If you think you'll manage reading Nietzsche himself, I would certainly recommend it - it'll give you a very direct image of his philosophy. I personally started with Beyond Good and Evil, and would recommend it as one of the first things you read; you will get right into Nietzsche's epistemology, his concept of will to power, and some fairly amusing attacks on other groups of thought (especially when he calls democrats sheep; I'll never forget that).
However, having read On the Genealogy of Morals later on, I would caution against starting immediately with Beyond Good and Evil, and instead recommend reading at least the first essay, if not the second of Nietzsche's Genealogy of Morals. This is why:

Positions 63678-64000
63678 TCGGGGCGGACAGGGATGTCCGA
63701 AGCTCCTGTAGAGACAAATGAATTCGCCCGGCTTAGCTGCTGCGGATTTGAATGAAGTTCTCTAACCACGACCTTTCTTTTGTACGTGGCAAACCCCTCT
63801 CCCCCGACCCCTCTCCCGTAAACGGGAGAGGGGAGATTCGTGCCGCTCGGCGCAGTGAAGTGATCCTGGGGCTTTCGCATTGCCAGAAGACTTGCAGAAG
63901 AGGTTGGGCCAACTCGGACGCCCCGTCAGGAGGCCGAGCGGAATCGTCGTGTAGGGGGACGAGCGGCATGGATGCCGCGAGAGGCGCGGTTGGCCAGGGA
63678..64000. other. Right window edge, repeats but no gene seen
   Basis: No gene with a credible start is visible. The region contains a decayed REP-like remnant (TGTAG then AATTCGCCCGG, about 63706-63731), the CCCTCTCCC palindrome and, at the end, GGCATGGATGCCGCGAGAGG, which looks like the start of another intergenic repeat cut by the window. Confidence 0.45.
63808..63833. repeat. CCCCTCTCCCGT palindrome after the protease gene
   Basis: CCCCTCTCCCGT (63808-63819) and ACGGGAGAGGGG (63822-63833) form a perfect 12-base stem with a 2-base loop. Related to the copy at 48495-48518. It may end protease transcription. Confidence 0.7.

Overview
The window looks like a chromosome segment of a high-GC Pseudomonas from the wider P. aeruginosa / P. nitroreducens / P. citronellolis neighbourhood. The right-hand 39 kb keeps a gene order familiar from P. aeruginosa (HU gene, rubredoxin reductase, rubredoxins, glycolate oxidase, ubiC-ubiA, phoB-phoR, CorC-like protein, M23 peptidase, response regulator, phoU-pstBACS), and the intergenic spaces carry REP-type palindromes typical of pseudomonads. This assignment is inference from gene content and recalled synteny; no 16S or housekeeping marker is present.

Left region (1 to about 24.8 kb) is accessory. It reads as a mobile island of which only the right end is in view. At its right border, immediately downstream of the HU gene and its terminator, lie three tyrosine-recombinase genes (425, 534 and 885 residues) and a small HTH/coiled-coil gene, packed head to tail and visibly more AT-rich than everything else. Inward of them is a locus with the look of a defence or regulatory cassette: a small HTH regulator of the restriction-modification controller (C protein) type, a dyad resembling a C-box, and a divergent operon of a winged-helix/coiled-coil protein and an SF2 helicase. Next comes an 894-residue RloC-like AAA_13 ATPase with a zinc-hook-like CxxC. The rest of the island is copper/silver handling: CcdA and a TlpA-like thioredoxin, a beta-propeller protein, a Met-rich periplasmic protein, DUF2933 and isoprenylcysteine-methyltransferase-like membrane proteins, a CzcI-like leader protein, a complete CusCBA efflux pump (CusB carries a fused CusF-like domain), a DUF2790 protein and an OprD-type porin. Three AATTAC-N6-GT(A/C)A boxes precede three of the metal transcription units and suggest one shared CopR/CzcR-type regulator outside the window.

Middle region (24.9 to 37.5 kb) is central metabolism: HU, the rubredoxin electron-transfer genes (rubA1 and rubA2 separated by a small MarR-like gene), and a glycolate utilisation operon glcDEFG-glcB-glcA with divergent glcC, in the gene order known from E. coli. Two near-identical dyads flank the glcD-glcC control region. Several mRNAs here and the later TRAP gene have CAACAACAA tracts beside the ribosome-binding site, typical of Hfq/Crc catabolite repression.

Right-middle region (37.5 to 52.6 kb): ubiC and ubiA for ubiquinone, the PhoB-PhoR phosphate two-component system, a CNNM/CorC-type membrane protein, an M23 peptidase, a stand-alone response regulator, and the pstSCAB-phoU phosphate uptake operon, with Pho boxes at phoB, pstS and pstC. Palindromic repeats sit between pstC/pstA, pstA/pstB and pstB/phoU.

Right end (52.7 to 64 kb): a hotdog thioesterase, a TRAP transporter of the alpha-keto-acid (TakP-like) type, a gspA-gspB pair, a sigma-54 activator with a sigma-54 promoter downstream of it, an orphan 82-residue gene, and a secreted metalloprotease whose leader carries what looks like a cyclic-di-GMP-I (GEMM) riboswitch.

It has long been clear what my aim [in writing On the Genealogy of Morals] is, what the aim of that dangerous slogan is that is inscribed at the head of my last book Beyond Good and Evil. - At least this does not mean "Beyond Good and Bad." - [Genealogy of Morals, first essay, section 17]
So, reading those first two essays should give you a lot of insight into what you later read in Beyond Good and Evil, and give you a little taste of Nietzsche's general philosophy.
Once you read Beyond Good and Evil, I think Thus Spake Zarathustra might be an appropriate direction to head in, although the book itself can get pretty climactic and heavy. It may be better if you read a few of his other works (e.g. The Gay Science, a useful introduction to a few important concepts) before.
On a side note, if you're looking for something more along the lines of an autobiography (and also excellent literature), Ecce Homo is great, and regardless of what order you choose to read Nietzsche, this has to be pretty high on your list.